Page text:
As far as some of the studio equipment that is pictured in the series, says Moore, “What’s funny is in the recording world, kind of what’s popular is vintage microphones. And so, a lot of the microphones are in our shots are microphones that I actually use. I would say 90% of the microphones on set I was very familiar with, because those microphones are still preferred today as far as sound quality. Now, the gear in the control room isn’t largely used today, although we do still (sometimes) use tape machines. But (overall) it wasn’t that far removed from how we actually record things — or, let me specify, how I prefer to record things. And then we were looking at pictures from the Quonset Hut. We saw that George Jones didn’t wear headphones a lot of the times, which makes total sense based on his personality, while we saw that Tammy did, and so there are scenes where George isn’t wearing headphones, though sometimes he is. For the placement of the room, we referenced pictures from actual Quonset Hut recordings.”
Chastain had had a long time to think about this before she went into the recording studio and sipped that bourbon-laced tea.
“I came onto this job in 2010 or 2011,” she says. “And I sat with T Bone maybe six years ago and sang ‘Stand by Your Man and said, ‘I just want to know…. Is this ridiculous?’ And he’s like, ‘No, no, it’s fine. It’s gonna work. We have work to do, but it’ll work.’ T Bone introduced Mike and I to someone named Ron Browning, and Ron is a genius — he’s a vocal coach out of Nashville who works with Alison Krauss and all these incredible people.”
Shannon recalls a key moment in Browning’s coaching: “‘There’s a reason God put your nose in the middle of your face.’ That’s what Ron Browning used to say all the time. Because he was trying to get us to use our nose horns, and get our voices in our nose, which is not something… I don’t think, Jessica, when you were at Juilliard, there was anybody talking about the nose horn in voice class? I certainly was not familiar with the nose horn. I always thought you were supposed to just put it on the back of your teeth… You always think, ‘Well, I’ve got this big high note I’ve gotta hit — I better take a big gulp of air.’ And Ron would say, ‘Don’t breathe at all. And as a matter of fact, push your stomach out.’ The opposite of taking a deep breath. There’s no way that it’s gonna work — and then it works. So it’s little tricks like that.
“And it’s not just George. I mean, a lot of country singers — it’s a style of singing in country, I think… It’s also a great resonator. Actually, you can sing much more quietly and be heard just as effectively, as opposed to trying to build, you know? I’d be singing this song that is just full of passion or longing or loss or suffering, and (Ron) would say, ‘Just sing it like me and you are sitting at a bar and you’re telling me a story, and that’s it. You’re just telling me a story. And just do it like you’re bored, like you’ve told this story a hundred times.”’And it would be at such odds with what you thought, you know: ‘Oh, I’m supposed to be making this amazing, dramatic moment happen.’ And he was like, ‘No, that do the opposite.’”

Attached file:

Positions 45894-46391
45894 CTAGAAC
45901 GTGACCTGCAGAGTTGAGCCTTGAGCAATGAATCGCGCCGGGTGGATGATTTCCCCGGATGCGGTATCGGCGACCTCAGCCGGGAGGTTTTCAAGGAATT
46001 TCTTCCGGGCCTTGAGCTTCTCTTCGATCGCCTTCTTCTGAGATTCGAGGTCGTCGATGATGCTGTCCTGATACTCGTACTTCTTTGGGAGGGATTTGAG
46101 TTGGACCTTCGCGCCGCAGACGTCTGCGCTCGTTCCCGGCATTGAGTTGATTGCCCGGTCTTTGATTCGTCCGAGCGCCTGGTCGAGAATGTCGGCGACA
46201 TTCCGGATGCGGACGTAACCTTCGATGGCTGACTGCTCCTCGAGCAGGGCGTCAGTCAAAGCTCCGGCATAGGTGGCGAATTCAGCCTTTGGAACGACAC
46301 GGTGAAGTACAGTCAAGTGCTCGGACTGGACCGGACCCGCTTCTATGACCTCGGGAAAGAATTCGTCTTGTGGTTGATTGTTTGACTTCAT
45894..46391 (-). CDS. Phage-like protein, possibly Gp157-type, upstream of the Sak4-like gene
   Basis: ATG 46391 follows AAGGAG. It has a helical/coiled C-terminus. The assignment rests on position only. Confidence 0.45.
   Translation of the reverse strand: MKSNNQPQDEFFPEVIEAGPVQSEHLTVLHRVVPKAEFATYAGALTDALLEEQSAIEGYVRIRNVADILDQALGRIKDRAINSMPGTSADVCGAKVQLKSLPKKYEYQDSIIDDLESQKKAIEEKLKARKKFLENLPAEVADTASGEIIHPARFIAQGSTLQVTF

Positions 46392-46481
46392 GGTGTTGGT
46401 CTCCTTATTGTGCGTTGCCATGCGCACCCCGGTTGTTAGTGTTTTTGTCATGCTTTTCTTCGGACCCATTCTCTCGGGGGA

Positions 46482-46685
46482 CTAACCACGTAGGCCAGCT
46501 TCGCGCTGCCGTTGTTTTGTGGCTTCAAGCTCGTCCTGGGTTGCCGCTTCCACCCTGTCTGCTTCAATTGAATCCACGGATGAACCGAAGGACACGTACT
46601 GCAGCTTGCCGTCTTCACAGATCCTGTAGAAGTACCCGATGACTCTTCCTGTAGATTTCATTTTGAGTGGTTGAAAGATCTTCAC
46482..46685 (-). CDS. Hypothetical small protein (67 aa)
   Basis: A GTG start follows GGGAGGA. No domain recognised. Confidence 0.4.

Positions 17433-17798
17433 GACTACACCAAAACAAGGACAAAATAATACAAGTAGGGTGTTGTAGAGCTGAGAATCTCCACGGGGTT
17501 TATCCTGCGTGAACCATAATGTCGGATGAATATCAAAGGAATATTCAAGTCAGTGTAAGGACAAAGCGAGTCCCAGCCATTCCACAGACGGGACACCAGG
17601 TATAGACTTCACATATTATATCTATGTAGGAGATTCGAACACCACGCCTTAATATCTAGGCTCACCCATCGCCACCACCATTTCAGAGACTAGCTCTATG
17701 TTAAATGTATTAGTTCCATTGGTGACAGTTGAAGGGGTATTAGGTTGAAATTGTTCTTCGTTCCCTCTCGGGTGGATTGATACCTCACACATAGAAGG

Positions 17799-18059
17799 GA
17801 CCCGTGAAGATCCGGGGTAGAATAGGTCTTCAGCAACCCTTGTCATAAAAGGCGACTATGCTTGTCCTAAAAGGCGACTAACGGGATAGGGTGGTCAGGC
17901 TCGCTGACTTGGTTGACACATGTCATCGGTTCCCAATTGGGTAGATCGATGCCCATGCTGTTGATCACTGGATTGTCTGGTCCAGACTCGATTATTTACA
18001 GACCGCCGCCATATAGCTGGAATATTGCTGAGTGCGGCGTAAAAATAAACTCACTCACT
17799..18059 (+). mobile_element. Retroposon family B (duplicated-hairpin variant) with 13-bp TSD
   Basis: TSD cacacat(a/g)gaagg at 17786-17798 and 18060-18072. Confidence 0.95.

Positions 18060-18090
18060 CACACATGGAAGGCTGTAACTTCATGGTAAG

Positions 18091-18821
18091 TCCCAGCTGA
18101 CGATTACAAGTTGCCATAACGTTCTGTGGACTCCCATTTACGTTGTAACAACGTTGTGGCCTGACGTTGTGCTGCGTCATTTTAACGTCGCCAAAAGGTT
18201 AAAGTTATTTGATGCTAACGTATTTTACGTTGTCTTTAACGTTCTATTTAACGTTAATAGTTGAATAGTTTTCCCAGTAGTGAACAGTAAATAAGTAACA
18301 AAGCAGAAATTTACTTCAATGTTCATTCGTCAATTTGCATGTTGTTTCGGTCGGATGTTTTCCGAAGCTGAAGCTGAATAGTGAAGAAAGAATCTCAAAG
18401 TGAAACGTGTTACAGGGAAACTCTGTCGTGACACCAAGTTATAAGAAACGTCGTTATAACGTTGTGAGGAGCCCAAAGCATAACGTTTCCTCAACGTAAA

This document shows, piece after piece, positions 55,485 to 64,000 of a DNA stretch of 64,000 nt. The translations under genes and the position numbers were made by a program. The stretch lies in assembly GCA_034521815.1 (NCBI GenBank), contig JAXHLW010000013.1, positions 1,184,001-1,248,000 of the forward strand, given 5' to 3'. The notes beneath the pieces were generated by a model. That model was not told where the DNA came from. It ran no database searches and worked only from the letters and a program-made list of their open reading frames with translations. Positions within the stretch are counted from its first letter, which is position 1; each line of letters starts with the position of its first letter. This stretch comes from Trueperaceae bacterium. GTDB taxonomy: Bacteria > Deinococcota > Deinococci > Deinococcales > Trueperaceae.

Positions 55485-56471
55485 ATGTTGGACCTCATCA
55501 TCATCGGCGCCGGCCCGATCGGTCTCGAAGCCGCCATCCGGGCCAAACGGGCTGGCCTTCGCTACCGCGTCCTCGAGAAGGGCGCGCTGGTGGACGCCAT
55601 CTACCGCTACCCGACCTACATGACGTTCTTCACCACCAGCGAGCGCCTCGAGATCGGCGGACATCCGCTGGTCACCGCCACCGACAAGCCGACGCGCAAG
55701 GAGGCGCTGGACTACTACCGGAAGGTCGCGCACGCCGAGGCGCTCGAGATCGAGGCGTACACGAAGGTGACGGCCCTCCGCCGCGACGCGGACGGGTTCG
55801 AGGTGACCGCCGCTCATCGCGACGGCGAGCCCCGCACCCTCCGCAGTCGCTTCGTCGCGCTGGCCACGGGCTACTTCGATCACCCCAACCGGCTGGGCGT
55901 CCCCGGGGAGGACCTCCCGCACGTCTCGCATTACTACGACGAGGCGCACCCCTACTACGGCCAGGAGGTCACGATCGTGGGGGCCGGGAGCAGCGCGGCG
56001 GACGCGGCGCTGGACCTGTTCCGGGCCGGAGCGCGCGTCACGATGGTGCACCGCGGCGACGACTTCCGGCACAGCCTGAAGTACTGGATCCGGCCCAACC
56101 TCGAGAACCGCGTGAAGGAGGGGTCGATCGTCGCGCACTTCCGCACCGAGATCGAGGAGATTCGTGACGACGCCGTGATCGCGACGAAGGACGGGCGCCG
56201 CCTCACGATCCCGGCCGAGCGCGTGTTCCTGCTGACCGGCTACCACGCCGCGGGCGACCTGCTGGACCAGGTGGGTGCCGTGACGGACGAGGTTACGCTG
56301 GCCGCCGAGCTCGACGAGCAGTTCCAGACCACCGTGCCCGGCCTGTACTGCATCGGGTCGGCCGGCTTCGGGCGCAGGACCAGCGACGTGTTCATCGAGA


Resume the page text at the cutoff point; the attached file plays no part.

Chastain never quite stopped being intimidated by Wynette”s showcase number. “Tammy hated the way she sounded on ‘Stand by Your Man,’” says the actress. “Her vocal on ‘Stand by Your Man’ is incredible, but she felt so self-conscious. To her, she said, it felt like a pig squealing. And I think it’s because it comes from a place so deep inside of her. It’s like the girl who was electrocuted, who got electric shock therapy. It’s that kind of noise coming out of her. It makes it so powerful. … I’d always have that moment right before the end of that song where I’m like, ‘OK, I don’t know if I’ll make it, this take. Here we go.’ And it made me feel better to think Tammy also had that. She had little hand gestures behind her back to let the band know whether or not she’d hit the notes. That’s a scary song.”
Says Georgette Jones, “To me, I felt like the story and the acting took precedence far and above the music, even though the music certainly is very core because their life revolved around their music. … I know that there are a lot of people who are gonna be critical of the singing. I think both of them were incredibly brave and amazing and turned out wonderful music, and I’m hopeful that people will look at this and realize there’s nobody on this planet who could be exactly like mom or dad. The story being told is what’s important, and nobody could have told it better than Jessica or Michael. They really did such a great job of capturing the emotion that my parents must have felt at different times — I really couldn’t be more pleased.”
It’s very much George and Tammy’s story and the rest of the world is just living in it, for those six hours, but the rest of the cast worked to make the supporting players feel like flesh and blood.
Healy’s character — Wynette’s soon-to-be-ditched husband — comes off as something of an early villain, yet it’s not difficult to identify with his frustrations as a Salieri, at best, to George and Tammy’s country Mozarts.
“I mean, he shouldn’t have done some of the things that he did when he felt he got burnt. He was nasty and vindictive,” says Healy. “But yeah, he wanted to be like them. You know, his sister Jean had been a bit of a minor star, and then this discovery of his (Tammy) became this huge star and got taken away from him by this giant star that he wanted to be in business with. I think he also wanted to be George Jones’s friend, and he worshiped him as much as Tammy did. So what that does to a person, especially a person that’s feeling any kind of insecurity, it makes you feel small. And I’d like to think I wouldn’t behave in the way that he did, but I’m glad if you can empathize with him somewhat.”
As for Sheila Hall Richey, McCormack points out that “by her very nature, she is someone who’s in the background — and makes herself in the background. She was a real person who lived and ran a radio station and worked for a publishing company and was a consummate fan of country music. She was just one of the people that lived and breathed Nashville at the time and made it function and supported people like Tammy Wynette, and was there to kind of lessen themselves in order to let someone else shine. Abe Sylvia found stories about her in Georgette’s book, and even though she’s kind of in the background and not taking up that much space, it was important to me to really put a lot of love and heart into this gentle, feminine creature, because I think this was very much her swan song, this story. And you know, ‘Stand By Your Man’ is singing to people like Sheila Hall. Sheila Hall was masking an incredible amount of domestic abuse, and having her nails ready and her makeup done and her hair, and all the beautiful things that women do to stabilize and to present that things are OK. I really wanted to kind of create a love letter to that and the work that femininity does, for culture in general and what it did for Nashville at that time.”